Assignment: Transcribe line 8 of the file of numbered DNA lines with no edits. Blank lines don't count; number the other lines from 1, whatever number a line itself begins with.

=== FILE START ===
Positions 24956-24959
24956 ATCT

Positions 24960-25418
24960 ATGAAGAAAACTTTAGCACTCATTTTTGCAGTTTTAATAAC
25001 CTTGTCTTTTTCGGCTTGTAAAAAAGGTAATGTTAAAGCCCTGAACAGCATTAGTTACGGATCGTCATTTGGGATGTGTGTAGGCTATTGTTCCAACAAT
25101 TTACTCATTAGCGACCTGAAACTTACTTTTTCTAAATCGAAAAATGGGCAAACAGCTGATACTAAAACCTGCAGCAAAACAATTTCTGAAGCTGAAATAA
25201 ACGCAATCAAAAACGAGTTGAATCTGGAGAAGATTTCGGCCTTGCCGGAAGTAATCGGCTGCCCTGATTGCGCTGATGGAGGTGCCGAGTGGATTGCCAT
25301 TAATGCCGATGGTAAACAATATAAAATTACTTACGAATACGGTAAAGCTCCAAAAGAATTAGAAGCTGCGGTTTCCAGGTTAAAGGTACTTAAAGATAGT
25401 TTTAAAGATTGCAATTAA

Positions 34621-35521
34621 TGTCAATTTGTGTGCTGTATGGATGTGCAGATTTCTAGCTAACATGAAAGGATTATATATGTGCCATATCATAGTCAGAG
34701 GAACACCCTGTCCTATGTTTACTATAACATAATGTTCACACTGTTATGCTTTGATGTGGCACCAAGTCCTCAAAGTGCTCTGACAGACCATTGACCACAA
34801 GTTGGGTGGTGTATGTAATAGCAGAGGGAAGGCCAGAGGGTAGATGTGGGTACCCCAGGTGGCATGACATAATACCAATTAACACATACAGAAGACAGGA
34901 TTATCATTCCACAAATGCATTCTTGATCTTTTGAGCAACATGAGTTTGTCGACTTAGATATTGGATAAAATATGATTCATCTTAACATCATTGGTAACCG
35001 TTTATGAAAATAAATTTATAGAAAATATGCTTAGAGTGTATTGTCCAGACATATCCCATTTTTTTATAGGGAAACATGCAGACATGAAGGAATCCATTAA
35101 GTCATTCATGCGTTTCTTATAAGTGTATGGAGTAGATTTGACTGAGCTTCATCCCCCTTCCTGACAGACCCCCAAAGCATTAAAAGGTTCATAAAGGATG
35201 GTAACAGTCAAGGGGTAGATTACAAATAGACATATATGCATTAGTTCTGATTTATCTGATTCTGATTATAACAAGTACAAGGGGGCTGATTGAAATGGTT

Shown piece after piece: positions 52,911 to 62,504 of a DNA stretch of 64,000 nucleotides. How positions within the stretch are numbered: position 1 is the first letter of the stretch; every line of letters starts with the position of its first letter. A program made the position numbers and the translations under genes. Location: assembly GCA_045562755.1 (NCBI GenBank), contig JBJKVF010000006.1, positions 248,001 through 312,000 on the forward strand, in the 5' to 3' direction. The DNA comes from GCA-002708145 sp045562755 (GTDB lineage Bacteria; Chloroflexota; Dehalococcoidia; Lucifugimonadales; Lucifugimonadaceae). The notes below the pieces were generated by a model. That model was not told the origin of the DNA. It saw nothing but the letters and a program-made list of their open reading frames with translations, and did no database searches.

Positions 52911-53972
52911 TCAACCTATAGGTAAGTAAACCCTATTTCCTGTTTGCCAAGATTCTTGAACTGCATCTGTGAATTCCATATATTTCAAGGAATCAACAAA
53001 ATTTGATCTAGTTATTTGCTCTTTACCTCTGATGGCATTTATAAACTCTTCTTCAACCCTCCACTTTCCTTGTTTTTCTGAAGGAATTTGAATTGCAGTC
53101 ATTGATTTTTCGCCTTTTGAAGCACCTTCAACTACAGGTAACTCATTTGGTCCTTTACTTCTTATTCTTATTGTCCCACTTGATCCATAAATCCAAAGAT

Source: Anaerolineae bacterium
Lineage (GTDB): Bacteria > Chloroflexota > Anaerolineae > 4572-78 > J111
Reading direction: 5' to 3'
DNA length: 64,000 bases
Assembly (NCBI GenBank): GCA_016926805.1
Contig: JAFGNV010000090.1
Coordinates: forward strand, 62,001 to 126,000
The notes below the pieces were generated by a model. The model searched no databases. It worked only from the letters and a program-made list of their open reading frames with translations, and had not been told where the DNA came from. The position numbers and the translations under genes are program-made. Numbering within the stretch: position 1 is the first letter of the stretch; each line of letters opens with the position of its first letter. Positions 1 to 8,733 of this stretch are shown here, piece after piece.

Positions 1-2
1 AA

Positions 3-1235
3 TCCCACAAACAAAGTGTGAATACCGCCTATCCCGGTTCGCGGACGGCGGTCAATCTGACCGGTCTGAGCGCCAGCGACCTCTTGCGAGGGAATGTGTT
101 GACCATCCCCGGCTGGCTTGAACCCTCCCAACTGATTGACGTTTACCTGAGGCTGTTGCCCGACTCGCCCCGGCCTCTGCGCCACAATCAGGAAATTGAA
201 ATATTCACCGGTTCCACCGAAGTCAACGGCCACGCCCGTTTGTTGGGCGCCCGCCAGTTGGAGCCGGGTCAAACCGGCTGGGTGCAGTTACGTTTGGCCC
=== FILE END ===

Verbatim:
25301 TAATGCCGATGGTAAACAATATAAAATTACTTACGAATACGGTAAAGCTCCAAAAGAATTAGAAGCTGCGGTTTCCAGGTTAAAGGTACTTAAAGATAGT